Everyone has a moment when they feel that their life just doesn’t fit you anymore. And when that moment inevitably happens, what can you do? For some teenagers, myself included, the answer is packing our bags and shipping off for a foreign exchange program.
But becoming an exchange student usually means living in a small or rural community in a strange country. Sometimes learning to live in such different places can be really difficult.
One year ago when I was 16, I applied for an exchange year in the United States.
On the 28th of August, I knew that I was going to the US, but I didn’t know in which state it would be. That night I received an email, 9 days before my departure. The email read, “We found a host family for you, in North Bend, Oregon.”
Wait, hold up. Where?
Let me get this out of the way: When you think of “I’m going to the USA,” you think about NY, Texas, or California …not North Bend, Oregon.
I didn’t know where I was going. All I knew about Oregon was that once someone told me Portland people are weird.
7 months after, I can say just one thing for sure: Embarking on this trip to Oregon was the best choice of my young life.
I’m from Italy. More specifically, I grew up in an urban area close to Milano. Since I can remember, it’s always been trains, cities, big schools and crowded metropolises.
And then I landed in Oregon: a state bigger than my country made of forests, rivers, desert and endless rainy days.
I’m writing this down because I want you all to know how lucky you are to live here, and what a blessing it was to share this experience with you.
Every night on the Oregon coast is a starry night (I mean, behind the clouds, but still). Where I live back in Italy, I have a lot of things that I don’t have here, but I would never see thousands of stars from my window.
I settled into my house at the coast with an amazing host family. I lived in the middle of the forest now, and, as opposed to Italy, I haven’t seen a small FIAT car in 7 months.
I have freaked out multiple times during my stay, once when my host dad told me there was a bear in the yard, another time when I saw a video of a Cougar in the trail next to my house, and finally when I heard the sound of a squirrel walking under the floorboards during one of my first nights in Oregon (I thought I was going to die because someone was in my room).
At my first day of school, the parking lot was filled with trucks, and I couldn’t understand why. Now I don’t understand how people can drive small cars.
Oregon hit me very hard. I had to get used to a new language, to a new life, to a new culture, Sometimes when it got really hard, I just wanted to go back to Italy and resume a more familiar life.
And let’s talk about Portland. Portland is nothing like other cities, American or European. Portland is like its own little world.
In Portland, you can find anything everything. I like to go there because it feels like going back to my old life. You can walk around, go shopping in an actual mall, and use public transportation.
But Portland is just one of the many faces of Oregon.
My friends in Italy or in other states tend to say that living in a rural community in the middle of the Oregon coast must not be so cool. There are a few people, it’s not an American cultural epicenter, and there is not a lot to do.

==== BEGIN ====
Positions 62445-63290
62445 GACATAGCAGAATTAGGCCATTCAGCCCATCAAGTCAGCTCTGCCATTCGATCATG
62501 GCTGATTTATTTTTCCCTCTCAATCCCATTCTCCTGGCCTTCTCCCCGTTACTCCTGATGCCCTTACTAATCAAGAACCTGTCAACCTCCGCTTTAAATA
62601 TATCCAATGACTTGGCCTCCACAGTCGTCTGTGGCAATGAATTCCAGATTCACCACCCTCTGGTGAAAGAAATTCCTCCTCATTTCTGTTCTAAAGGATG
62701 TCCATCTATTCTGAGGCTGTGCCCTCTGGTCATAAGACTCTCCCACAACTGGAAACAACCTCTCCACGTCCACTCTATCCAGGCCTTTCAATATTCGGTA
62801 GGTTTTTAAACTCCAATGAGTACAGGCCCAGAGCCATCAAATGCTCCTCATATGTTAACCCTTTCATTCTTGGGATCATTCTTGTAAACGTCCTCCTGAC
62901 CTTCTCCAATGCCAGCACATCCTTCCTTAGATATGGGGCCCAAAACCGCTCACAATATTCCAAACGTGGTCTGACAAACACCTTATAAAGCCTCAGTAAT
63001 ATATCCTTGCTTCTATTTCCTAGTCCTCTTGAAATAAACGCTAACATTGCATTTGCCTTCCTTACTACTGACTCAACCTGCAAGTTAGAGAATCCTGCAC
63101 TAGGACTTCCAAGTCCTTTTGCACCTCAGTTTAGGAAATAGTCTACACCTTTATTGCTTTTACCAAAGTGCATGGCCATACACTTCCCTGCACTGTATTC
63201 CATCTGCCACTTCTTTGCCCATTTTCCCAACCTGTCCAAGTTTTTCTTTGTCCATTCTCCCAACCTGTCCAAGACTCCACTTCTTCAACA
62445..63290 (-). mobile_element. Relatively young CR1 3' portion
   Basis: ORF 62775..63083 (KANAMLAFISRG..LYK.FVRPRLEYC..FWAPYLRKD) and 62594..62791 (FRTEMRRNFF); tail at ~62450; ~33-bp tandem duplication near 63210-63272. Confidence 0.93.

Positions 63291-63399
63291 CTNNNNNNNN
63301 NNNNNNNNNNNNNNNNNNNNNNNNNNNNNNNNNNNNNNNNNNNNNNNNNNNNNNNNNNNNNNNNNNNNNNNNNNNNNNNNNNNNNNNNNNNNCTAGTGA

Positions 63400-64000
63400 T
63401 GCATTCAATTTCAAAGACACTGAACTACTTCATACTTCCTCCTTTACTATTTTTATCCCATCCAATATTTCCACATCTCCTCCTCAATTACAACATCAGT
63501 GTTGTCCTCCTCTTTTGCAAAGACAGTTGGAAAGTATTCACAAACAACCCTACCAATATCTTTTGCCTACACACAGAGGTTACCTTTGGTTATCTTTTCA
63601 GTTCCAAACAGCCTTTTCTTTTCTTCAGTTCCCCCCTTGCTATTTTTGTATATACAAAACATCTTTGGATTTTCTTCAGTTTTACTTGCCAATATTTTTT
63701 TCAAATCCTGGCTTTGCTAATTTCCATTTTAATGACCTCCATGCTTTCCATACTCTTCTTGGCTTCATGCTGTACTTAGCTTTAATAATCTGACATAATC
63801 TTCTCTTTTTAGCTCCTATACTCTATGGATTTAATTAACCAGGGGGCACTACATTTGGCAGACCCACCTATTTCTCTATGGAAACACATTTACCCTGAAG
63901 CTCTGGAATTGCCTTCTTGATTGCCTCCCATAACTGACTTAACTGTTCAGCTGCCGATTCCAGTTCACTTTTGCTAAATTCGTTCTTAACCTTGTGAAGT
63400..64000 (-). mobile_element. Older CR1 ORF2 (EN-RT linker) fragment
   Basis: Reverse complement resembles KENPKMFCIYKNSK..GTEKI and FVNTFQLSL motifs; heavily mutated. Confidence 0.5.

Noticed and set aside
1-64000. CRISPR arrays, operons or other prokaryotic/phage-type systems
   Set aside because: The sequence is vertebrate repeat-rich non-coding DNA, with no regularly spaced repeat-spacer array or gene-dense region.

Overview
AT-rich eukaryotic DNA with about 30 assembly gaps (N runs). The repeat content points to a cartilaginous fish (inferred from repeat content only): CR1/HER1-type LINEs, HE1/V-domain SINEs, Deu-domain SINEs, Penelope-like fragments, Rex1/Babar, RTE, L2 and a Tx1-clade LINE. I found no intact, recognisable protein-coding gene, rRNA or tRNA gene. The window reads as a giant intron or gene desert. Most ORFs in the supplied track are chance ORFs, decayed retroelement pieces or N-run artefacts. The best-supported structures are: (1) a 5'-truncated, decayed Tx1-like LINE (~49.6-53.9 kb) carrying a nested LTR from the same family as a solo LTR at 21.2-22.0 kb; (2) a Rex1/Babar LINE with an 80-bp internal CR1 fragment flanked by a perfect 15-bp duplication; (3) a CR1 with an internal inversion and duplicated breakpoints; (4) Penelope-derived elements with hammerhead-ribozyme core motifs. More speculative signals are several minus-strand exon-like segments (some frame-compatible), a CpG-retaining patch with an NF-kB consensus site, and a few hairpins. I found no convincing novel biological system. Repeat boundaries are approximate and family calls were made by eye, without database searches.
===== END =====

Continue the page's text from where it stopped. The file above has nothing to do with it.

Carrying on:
I don’t even listen to them anymore. Living here for me has been a blessing.
Before going to Oregon, I was scared. I was scared to move from a place that wasn’t fitting me to another place that I thought was even worse. I didn’t know how to talk with people that were so different from me.
Upon reflection though, I have to thank Oregon. This beautiful state helped me discover that I’m not just a big city girl. I have another side of me that belong to this place, and I don’t want to hide it. I’m proud of it.
Riding the dunes, going fishing during my coastal ecology class (that’s crazy for me, in my home city it’s probably illegal to go fishing with your students), learning the Oregon slang, seeing the sunsets on the bay; that was all brand new to me, and if I’m a better person now, it’s because of what I have learned here in Oregon.
When I go back, I’m going to recommend to everyone I know to visit Oregon, not just Portland but everything from Mount Hood, to the border with Idaho, to Ashland.
I have three months left, and as I start considering my time as an Oregonian, the rain doesn’t bother me anymore and all the time that I see the sun I go out to enjoy it as if it was a miracle.
And all that I learned is thanks to the people, from the “rednecks” to the “weirdos” that I was expecting to find. This state is beautiful, the coast is gorgeous, I’m in love with cranberries, and I started hiking with amazing landscapes in front of me. I wish I could stay here forever.
I know myself better now. I know that there is no one place that you can call “home.” Rather, home is wherever you feel good , and in 80 days I will leave my home, my family, my friends, to go back to my home, my family, my friends but in another continent.
Being an exchange student in North Bend has been amazing, an endless adventure that I will keep with me for a lot of years.
I want to give an advice to everyone: be kind to us foreign exchange students. We usually come from big cities, and we arrive in the middle of the hills without knowing how much hearing the frogs every night can drive us crazy.
Be kind because it takes a long time to get used to Oregon. Although the adjusting takes time, the love for Oregon comes immediately.
I’m going to take Oregon with me forever, I’m going to come back multiples time, and I’m going to miss Oregon every single day.
My life will not be same after this year for those places changed the deepest part of my soul.
Thank you, Oregonians.